The final leg of developing a strong channel strategy is the follow-through. If you say you are going to have dedicated resources to support an individual VAR, then do it. If you say your executives are available for client visits, then make sure they really are. Give them one strong point of contact to answer their questions instead of several. If a shipment or development is late, let them know ahead of time.

These are all common-sense things. Remember, channel partners primarily are business operators trying to pay their mortgage and send their kids to college. Be upfront with them and help them make more money, and they will be a loyal ally.

Now for my list of “Don’ts” when forming a channel program:

1: Avoid Fire Sales

Don’t push outdated products because you have to get rid of them. Channel partners are long-term business partners, not quick-sales vehicles. Pushing products that are going to be discontinued, outdated or low support items will result in bad blood.

2. Cooperation, Not Competition

The worst thing you can do to sabotage your relationship with the channel is to build a direct sales force that is targeting the same accounts, or limiting the accounts VARs can service.

Any direct sales effort should be designed to generate leads that ultimately get pushed through your channel partners or for a support mechanism to jointly call on accounts. Teaming up with VARs will earn you more loyalty than going behind their backs.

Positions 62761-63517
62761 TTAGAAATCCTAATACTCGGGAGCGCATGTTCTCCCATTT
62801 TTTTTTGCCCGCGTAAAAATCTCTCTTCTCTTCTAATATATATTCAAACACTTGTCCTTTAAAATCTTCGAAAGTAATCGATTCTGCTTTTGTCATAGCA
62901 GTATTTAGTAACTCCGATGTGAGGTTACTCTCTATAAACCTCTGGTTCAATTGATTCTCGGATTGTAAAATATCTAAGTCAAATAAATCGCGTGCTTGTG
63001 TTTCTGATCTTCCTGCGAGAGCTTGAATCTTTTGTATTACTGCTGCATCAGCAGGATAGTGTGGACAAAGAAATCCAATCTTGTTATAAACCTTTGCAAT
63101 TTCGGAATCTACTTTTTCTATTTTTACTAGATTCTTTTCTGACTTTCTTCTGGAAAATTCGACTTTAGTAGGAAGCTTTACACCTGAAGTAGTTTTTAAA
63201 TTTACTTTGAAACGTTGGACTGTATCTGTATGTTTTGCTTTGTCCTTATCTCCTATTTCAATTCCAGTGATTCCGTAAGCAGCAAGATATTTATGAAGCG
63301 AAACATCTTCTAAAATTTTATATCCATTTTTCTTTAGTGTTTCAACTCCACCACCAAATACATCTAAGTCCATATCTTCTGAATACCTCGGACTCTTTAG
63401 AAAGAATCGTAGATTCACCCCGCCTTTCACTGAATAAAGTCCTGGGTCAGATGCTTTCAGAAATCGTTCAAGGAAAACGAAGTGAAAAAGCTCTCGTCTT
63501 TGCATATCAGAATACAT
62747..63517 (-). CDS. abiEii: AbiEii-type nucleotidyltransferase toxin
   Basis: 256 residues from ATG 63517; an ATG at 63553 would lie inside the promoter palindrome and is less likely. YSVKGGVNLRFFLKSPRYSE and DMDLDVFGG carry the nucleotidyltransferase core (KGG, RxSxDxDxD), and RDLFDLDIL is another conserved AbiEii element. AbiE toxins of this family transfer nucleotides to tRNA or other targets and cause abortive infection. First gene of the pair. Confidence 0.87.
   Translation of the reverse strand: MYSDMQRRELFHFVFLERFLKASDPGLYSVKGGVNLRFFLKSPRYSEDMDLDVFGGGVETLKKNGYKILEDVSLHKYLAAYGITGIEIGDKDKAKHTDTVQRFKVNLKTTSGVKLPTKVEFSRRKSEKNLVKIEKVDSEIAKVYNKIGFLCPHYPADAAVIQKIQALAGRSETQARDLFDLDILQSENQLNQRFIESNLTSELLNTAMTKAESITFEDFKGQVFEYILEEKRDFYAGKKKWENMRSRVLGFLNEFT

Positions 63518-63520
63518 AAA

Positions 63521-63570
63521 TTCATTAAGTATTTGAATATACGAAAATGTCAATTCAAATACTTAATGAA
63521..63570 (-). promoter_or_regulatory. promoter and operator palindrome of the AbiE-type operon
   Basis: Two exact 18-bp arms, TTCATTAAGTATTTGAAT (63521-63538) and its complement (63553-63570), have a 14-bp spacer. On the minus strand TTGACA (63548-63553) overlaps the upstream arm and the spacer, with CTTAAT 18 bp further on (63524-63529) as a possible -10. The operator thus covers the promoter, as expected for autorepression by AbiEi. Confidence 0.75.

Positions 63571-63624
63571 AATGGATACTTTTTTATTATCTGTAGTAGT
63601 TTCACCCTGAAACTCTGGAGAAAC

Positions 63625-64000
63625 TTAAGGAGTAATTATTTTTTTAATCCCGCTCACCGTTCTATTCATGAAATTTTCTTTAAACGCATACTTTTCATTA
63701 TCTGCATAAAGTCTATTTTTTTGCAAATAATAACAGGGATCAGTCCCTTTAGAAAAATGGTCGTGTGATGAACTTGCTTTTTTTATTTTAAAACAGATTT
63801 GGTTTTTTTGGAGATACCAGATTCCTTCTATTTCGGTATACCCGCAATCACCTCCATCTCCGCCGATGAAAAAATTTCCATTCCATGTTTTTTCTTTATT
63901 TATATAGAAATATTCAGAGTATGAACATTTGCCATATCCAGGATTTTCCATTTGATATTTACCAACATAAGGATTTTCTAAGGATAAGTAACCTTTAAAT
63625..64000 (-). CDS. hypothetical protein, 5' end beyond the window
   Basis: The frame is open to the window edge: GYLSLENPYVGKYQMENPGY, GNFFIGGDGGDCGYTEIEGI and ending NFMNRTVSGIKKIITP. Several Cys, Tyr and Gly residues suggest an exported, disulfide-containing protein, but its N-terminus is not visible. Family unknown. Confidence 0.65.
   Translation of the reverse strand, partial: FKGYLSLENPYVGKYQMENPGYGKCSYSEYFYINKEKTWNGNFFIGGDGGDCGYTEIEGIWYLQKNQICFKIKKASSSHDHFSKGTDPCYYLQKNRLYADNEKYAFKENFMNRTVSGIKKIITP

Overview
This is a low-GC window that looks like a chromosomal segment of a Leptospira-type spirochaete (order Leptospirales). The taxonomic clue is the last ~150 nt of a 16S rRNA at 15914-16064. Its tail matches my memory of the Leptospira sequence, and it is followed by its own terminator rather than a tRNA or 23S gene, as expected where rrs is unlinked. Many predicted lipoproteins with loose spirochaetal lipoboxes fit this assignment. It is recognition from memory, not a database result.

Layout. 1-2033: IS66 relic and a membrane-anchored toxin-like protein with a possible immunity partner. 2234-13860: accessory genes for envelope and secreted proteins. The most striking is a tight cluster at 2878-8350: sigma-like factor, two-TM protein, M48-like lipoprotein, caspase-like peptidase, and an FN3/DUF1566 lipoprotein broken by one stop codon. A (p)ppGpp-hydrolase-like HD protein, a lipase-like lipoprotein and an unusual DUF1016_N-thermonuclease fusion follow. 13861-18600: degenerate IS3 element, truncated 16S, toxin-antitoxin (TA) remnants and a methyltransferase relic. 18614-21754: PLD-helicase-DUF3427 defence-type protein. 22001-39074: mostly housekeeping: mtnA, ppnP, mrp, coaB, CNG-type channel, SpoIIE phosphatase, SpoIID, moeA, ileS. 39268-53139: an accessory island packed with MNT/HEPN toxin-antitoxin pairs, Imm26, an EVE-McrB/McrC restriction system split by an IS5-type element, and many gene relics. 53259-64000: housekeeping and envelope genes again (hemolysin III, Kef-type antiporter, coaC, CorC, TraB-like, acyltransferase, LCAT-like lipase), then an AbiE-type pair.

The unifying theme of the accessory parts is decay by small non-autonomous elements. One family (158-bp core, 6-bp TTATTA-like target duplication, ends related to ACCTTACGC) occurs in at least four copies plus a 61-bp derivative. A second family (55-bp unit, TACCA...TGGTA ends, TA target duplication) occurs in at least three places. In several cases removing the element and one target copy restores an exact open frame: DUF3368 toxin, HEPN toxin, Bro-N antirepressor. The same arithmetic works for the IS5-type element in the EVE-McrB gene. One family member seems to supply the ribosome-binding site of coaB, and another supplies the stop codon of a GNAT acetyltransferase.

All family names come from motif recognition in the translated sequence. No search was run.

3. Don’t Mislead

Don’t make promises you can’t keep about product developments, pricing and availability. VARs are on the front lines juggling deployments and customer expectations. They need to know when products are going to be on time or late, and they need to know recall and warranty information immediately. Any changes in any of these can greatly effect how they service their own customers.

4: Don’t Rotate Personnel

Channel loyalty is built on trust, and that comes from individuals not businesses. VARs like forming relationships with individuals inside their vendor partners that they can turn to at any time. An individual that consistently solves a VAR’s problem has built a strong bond. Constantly changing support personnel or inside or outside sales reps who work with individual channel partners breeds confusion.

5: Don’t Lag

If you owe a rebate, pay it. If you owe a credit, apply it. If you owe marketing development funds, supply them. Keep your financial relationship with your channel partners clean, and you will avoid contempt.

These are just a few of the right steps to take and pitfalls you should avoid when building a channel strategy. Keep in mind that all business relationships are different and a one-size-fits-all approach is not a good one. Be flexible and be honest.

In addition to being editorial director of Ziff Davis eSeminars, Elliot Markowitz is also editor at large of Ziff Davis Internet’s The Channel Insider.